MARIKANA, South Africa (Reuters) - South African police ordered thousands of illegally striking miners armed with machetes and sticks to lay down their weapons and leave Lonmin’s Marikana platinum mine on Thursday or face an assault by security forces.
“Today is unfortunately D-day,” police spokesman Dennis Adriao said. “It is an illegal gathering. We’ve tried to negotiate and we’ll try again but if that fails, we’ll obviously have to go to a tactical phase.”
Ten people, including two policemen, have died in nearly a week of fighting between rival worker factions at the mine, 100 km (60 miles) northwest of Johannesburg, the latest platinum plant to be hit by fallout from an eight-month union turf war.
On Wednesday, up to 3,000 police officers, including members of an elite, camouflage-wearing riot control unit backed by helicopters and horses, confronted several thousand protesting rock-drill operators massed on a rocky outcrop near the mine.
There were no clashes although police described the situation as tense.
Joseph Mathunjwa, president of the radical Association of Mineworkers and Construction Union (AMCU), which has been on a big recruitment push in South Africa’s platinum mines, threatened bloodshed if police tried to move in.
“We’re going nowhere,” he shouted through a loudhailer, to cheers from the crowd. “If need be, we’re prepared to die here.”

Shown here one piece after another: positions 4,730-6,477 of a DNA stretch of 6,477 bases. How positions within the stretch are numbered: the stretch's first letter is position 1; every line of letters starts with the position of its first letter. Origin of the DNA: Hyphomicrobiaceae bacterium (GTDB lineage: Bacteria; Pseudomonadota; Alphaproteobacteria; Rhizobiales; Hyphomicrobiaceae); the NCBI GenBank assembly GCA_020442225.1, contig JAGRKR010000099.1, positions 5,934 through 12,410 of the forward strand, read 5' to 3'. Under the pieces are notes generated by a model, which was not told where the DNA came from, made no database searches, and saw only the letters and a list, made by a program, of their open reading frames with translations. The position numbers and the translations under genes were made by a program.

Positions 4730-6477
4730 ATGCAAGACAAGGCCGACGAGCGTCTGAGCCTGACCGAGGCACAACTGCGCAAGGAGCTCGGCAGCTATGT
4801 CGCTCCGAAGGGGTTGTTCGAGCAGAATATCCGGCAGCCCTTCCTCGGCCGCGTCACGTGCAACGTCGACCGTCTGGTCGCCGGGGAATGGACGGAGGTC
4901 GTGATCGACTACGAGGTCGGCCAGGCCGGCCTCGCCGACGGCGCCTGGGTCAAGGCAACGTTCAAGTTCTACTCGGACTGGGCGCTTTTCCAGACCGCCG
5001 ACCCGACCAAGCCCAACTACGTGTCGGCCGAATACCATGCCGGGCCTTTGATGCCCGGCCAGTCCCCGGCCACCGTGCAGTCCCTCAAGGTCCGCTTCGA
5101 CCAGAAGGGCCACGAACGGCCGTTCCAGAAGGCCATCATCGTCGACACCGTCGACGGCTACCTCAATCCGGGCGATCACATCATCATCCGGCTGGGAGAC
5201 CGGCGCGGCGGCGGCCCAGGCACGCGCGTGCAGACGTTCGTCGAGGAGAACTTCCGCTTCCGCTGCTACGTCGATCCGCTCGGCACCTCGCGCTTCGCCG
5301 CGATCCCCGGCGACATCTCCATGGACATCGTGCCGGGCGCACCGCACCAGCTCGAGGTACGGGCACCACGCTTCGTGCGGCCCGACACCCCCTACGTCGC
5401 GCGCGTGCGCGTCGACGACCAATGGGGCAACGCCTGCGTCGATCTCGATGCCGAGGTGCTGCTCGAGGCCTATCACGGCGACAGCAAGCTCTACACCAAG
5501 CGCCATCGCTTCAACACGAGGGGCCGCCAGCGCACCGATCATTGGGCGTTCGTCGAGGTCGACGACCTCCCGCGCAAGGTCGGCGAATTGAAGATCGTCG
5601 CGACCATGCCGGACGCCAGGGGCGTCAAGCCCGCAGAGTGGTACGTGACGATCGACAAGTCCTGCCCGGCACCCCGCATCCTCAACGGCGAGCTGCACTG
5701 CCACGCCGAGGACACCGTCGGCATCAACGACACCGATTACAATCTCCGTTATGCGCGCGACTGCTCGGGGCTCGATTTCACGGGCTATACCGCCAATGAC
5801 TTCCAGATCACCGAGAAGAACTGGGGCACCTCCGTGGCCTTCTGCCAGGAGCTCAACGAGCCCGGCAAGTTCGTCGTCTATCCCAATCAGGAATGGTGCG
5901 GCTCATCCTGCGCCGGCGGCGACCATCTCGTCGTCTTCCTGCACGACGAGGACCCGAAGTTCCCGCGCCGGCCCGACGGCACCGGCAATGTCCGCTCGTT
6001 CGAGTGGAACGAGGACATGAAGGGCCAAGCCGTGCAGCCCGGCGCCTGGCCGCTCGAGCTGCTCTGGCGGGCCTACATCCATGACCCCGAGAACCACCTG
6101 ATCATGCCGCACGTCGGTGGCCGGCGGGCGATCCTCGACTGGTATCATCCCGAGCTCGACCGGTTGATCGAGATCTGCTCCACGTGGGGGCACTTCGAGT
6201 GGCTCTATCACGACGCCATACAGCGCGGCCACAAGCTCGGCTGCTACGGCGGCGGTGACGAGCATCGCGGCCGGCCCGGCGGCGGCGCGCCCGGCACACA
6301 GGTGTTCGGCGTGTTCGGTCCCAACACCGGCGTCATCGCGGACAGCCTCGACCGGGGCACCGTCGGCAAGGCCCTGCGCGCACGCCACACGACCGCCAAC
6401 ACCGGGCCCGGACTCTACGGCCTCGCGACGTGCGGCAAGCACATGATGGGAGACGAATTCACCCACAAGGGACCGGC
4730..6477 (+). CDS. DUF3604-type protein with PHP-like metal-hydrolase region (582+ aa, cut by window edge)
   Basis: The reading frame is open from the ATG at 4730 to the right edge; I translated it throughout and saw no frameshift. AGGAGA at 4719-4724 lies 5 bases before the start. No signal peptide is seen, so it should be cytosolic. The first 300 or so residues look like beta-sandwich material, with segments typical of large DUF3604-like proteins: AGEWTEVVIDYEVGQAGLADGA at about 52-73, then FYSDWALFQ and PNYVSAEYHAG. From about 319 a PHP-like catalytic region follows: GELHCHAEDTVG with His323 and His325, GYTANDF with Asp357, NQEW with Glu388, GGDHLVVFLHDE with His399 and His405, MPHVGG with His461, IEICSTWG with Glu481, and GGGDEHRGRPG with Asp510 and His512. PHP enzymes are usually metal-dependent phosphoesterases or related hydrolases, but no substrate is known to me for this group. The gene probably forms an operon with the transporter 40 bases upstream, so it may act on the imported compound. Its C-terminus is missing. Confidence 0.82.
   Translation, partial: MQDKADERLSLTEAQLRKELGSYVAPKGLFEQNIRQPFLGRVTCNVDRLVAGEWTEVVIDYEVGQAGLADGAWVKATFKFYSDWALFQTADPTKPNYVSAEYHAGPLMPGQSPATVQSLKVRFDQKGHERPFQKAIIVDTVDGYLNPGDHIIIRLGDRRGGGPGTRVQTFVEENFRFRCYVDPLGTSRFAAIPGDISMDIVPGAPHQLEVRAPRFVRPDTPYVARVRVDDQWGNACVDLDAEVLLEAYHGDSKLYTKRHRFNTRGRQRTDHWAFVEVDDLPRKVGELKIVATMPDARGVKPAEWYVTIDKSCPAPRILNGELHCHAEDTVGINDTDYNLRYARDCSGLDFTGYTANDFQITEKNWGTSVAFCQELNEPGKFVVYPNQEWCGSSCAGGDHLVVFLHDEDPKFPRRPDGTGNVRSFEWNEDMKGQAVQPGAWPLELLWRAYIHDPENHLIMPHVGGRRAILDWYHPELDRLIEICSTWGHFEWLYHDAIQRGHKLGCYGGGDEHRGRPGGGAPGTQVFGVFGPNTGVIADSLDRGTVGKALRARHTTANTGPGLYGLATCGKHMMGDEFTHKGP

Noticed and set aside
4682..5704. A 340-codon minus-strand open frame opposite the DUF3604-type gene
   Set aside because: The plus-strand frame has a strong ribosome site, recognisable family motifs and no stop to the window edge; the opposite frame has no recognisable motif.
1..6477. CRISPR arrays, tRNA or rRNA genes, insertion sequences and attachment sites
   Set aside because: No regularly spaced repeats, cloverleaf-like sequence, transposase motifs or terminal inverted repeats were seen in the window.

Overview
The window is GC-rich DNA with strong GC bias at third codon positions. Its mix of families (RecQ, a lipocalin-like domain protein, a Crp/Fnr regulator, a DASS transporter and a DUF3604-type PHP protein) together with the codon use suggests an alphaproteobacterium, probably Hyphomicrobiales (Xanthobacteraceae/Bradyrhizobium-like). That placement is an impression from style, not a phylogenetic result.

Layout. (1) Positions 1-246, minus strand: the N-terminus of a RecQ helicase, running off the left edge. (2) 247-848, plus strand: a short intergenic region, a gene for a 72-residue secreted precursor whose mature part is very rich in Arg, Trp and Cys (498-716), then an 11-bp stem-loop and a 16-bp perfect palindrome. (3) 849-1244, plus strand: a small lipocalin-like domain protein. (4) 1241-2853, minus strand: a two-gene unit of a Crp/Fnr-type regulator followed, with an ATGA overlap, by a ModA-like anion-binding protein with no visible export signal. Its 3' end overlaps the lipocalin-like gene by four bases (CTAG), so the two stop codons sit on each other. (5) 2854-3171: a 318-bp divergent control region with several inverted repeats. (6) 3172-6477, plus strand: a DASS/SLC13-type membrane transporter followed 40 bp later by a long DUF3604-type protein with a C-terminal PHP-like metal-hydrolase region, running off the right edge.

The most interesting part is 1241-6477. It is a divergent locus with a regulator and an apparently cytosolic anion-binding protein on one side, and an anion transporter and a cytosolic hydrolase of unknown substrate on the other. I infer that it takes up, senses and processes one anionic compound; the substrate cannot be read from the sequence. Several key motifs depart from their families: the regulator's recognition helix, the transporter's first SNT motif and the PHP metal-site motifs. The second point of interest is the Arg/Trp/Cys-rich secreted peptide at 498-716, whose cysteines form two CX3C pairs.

The unrest has forced Marikana’s London-headquartered owner to halt production at all its South African operations, which account for 12 percent of global platinum output.
The Marikana strikers have not made their demands explicit, although much of the bad blood stems from a turf war between AMCU and the National Union of Mineworkers (NUM), the dominant union for the last two decades.
At least three people were killed in a similar round of fighting in January that led to a six-week closure of the world’s largest platinum mine, run by Impala Platinum. That helped push the platinum price up 15 percent.
South Africa is home to 80 percent of the world’s known platinum reserves, but rising power and labor costs and a sharp drop in the price of the precious metal this year has left many mines struggling to keep their heads above water.
Writing by Ed Cropley; Editing by Jon Hemming